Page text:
Shield/Desert Storm and OH-58 for Nebraska Army National Guard, and Chief Warrant Officer Four Jason Ganitano US Army, an OH-58 instructor pilot, assigned to Ft. Rucker, have logged an impressive 466.2 flight hours, 392 sorties and 22 Iraqi Pilots to include four Iraqi Instructor Pilots in the three Bell IA 407’s delivered just


months ago to the airstrip at a dusty Forward Operating Base, 20 miles north of Baghdad called Camp Taji. “The Iraqi pilots have been quick to grasp the

fundamentals of flight, and at the same time have shown a keen interest in the tactical procedures needed for armed reconnaissance,” Hill said. “I guess at the end of the day, helicopter pilots are helicop- ter pilots and the language barriers


ing, these guys share the same love of flight that we do,“ Hill added.

“One Saddam-era pilot tells the story of

how he was ordered to pick up troops with a Mi- 17 during the Iran-Iraq War,” said Hill. “When he arrived at the LZ he could see the area was swarming with Iranian troops. Rather than abort the mission and report what he saw, he landed near Iranian troops and allowed his helicopter to suffer


numerous hits from small arms fire. He feared that if he returned without battle damage he would be punished for disobeying orders,” Hill added. Changing habits in the cockpit and on the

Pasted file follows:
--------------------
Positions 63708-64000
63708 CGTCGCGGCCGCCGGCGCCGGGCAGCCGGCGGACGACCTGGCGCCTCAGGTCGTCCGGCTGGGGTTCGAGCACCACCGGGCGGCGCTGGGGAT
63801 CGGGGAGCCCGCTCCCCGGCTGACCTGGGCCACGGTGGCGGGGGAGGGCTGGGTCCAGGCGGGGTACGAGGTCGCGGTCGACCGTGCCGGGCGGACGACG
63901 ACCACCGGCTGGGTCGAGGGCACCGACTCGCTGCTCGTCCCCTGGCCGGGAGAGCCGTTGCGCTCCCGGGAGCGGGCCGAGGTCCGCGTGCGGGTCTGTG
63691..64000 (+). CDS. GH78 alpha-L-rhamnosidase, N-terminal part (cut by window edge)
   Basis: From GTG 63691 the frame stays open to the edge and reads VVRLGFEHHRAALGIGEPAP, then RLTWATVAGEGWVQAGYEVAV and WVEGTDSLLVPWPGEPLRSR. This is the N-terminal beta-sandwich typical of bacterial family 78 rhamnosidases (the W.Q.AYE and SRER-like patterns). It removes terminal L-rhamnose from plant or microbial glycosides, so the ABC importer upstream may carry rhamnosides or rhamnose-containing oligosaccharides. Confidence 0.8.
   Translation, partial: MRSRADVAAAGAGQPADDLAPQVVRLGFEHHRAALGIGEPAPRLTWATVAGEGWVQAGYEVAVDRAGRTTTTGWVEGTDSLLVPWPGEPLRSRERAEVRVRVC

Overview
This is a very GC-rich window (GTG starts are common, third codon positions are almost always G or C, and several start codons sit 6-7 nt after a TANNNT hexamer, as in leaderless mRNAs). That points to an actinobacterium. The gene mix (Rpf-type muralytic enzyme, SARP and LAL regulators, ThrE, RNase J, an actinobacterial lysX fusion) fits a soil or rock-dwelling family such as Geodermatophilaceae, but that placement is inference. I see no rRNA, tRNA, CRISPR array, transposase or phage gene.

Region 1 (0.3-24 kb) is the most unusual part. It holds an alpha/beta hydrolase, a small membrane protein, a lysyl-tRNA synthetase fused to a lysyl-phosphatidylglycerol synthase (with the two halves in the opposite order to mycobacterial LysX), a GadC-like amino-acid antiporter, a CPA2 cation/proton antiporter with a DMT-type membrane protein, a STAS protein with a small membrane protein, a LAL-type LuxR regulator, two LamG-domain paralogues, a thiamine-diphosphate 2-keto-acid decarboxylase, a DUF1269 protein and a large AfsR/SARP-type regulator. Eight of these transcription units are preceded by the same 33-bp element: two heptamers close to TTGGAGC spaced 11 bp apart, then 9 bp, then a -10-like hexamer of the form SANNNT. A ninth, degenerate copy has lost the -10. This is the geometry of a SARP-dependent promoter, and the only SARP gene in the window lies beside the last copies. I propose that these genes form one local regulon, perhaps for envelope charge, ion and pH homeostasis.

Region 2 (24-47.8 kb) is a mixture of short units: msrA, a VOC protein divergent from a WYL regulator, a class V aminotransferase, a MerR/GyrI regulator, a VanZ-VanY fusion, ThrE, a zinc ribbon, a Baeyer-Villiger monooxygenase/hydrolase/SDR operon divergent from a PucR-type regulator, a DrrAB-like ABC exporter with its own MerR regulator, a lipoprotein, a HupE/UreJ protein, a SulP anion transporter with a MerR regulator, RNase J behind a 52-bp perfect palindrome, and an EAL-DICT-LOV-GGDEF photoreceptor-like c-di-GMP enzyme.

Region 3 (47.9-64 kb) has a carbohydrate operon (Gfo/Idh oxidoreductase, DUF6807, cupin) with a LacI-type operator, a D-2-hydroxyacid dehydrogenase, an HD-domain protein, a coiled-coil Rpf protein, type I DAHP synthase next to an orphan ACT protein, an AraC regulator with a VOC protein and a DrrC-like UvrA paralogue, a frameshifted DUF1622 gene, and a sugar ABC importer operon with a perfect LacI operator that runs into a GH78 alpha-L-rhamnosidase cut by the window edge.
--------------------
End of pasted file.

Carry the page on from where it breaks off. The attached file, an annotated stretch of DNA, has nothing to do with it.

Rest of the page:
ground has proven successful for these instructor pilots restoring a foundational capability. It’s a foun- dation that

the training team at Camp Taji has

been able to build on throughout the duration of the Advise and Training mission.

Change is in the Wind “This portion of our mission has concluded;

the Advise and Training mission ends on October 1st and the mission here in Iraq takes on a new focus,” said U.S. Army Lt. Col. Christopher Fleming, a North Carolina National Guard Apache pilot. “From here on out it will be the Office of Security Cooperation – Iraq. Negotiations are on-going between the U.S.

and Iraqi government on the trainers and advisor force. One thing that is for certain is that under the auspices of the U.S. State Department, some 200 trainers will remain in Iraq to provide much needed training and guidance as part of OSC-I. U.S. Army Col. Charles J. Burnett, an Army

Blackhawk instructor and maintenance test flight examiner from Fort Leavenworth, Kan., has been tapped to lead the Army

aviation section of

OSC-I. He’s no stranger to providing U.S. expert- ise and security assistance overseas, having com- pleted missions in Colombia, Peru and Paraguay. “Right now, the mission is to build on the

past success of the United States Forces - Iraq, Advising and Training mission and provide the way ahead toward a self sustaining Iraqi Army aviation capability,” said 54-year-old Burnett. Burnett won't be alone; he'll have had hands-

on experience to assist him in that mission. Many of the current A&T team members have volun- teered to stay on to work with Burnett’s team in the OSC-I office, slated to officially take command Oct. 1. “The most important objective is to leave this

country able to provide for its internal security and able to fend-off foreign interference from other nations,” said Burnett. “Army aviation and the heli- copter capability we help provide will play a key role in providing that foundation capability.” For Weiss, Trossen and the many soldiers and

Airmen, both rotary wing aviators and not, the Iraqi helicopter force that takes to the skies over this desert land will be their enduring legacy; a phoenix rising from the ashes for the future of the Iraqi state. ◆